Sample Section Headings

The following sample headings are meant to be used only as a reference. You may employ whatever system of formatting that works best for you so long as it remains consistent throughout the document.

Numbered:

1. Soil Conservation

1.1 Erosion

1.2 Terracing

2. Water Conservation

3. Energy Conservation

Formatted, unnumbered:

Level 1 Heading: bold, flush left

Level 2 Heading: italics, flush left

     Level 3 Heading: centered, bold

     Level 4 Heading: centered, italics

Level 5 Heading: underlined, flush left

A Multiple Page Business Letter, a Rule or an Exception?

Dixie is sure you have had at least a few instances in your career when you needed to write a multiple page business letter or two. Contract letters, legal findings, claim summaries and some other types of business letters can often run to many pages. And even in writing not so long letters there are cases when a letter can be squeezed on a single page but it would mean forsaking margins, formatting and white space that the eyes need to discern the writing easily. In such cases, Dixie would advise you to use two pages.

Nowadays with information overload and everyone's busy schedules it is preferable to write shorter business letters and Dixie would encourage you to keep the majority of your letters to one page. But do write multiple page letters when you need them.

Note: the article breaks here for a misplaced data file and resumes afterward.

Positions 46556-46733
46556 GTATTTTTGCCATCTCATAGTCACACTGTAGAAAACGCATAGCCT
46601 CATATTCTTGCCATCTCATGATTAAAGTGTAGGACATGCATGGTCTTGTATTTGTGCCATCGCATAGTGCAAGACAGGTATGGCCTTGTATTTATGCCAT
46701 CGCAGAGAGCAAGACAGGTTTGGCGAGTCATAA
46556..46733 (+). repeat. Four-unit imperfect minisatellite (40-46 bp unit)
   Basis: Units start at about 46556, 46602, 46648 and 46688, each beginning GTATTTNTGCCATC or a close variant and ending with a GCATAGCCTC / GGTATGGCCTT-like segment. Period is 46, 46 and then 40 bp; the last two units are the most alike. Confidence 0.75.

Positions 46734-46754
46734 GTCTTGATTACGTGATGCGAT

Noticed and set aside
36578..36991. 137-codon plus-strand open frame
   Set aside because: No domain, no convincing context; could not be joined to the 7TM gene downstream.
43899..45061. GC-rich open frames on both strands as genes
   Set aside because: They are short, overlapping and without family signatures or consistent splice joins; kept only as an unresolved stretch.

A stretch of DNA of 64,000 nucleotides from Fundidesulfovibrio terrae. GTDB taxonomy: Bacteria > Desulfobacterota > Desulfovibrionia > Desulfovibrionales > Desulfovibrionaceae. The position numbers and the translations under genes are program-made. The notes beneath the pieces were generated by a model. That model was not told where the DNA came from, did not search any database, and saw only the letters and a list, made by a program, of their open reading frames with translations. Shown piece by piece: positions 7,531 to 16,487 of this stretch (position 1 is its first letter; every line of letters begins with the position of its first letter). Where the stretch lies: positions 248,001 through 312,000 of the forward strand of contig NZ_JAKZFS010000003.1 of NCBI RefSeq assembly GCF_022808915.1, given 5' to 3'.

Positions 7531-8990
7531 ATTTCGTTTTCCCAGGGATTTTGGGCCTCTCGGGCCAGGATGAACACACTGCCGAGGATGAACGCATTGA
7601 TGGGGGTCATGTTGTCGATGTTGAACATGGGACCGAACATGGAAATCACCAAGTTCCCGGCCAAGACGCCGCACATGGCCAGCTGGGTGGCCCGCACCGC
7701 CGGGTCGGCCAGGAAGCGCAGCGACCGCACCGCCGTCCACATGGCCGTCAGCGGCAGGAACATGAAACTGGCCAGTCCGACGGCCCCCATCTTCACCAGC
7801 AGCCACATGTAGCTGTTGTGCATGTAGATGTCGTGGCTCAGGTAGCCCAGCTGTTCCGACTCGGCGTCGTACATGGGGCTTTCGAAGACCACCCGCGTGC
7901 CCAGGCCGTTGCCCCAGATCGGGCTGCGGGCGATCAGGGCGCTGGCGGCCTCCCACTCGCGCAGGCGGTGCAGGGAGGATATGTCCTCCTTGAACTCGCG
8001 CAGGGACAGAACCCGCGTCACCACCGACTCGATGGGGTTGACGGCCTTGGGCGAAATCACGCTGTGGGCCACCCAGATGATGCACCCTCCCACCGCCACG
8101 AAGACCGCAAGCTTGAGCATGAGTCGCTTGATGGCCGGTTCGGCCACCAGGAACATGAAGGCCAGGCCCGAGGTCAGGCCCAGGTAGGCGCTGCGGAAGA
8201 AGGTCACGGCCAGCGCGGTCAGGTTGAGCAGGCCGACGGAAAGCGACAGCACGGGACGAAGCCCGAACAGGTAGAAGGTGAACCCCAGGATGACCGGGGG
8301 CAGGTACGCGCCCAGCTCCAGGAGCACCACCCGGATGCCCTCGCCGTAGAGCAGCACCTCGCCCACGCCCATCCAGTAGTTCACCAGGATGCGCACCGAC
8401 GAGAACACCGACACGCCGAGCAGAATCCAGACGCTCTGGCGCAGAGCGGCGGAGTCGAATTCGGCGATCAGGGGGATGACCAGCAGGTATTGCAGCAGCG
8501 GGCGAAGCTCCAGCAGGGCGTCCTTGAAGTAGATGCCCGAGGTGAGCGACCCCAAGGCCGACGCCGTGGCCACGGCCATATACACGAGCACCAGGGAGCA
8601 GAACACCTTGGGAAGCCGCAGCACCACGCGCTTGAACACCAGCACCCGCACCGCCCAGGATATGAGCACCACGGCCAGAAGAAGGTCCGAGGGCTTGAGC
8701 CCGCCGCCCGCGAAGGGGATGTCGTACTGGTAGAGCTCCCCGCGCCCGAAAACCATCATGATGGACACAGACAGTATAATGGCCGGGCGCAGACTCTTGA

The "How to" of Multiple Page Letters

When there are more pages than one in a letter it is normal practice to put nothing at the end of the first page. Since there is no closing line or signature it is obvious that there is another page, so Dixie would say it is quite logical. Subsequent pages do not contain the letterhead and are printed on plain paper. Instead they have a special identification of the letter, which is usually called "header" or "heading". It usually (but not always) contains the name of the addressee, the page number, and the date. In the picture below Dixie offers to your attention examples of the subsequent page header.

Be warned though that there might be even more variations of the above. Dixie covered the most widely spread formats, but the header, for instance, can even be placed at the top right margin of the page instead of the left.

For a long time we have been using single sided letters in business. And the standard multiple page letter formatting is certainly a remnant from those times. Nowadays it is possible to print double sided letters as easily as single sided and Dixie thinks we will probably use double sided printing more and more in the nearest future as it saves paper. And we will probably drop the multiple page letter heading from the double sided two paged letters. Even now some business writing experts recommend using the header starting from the third page justifying it by the fact that if there are just two pages in a letter it's easy to understand which is which.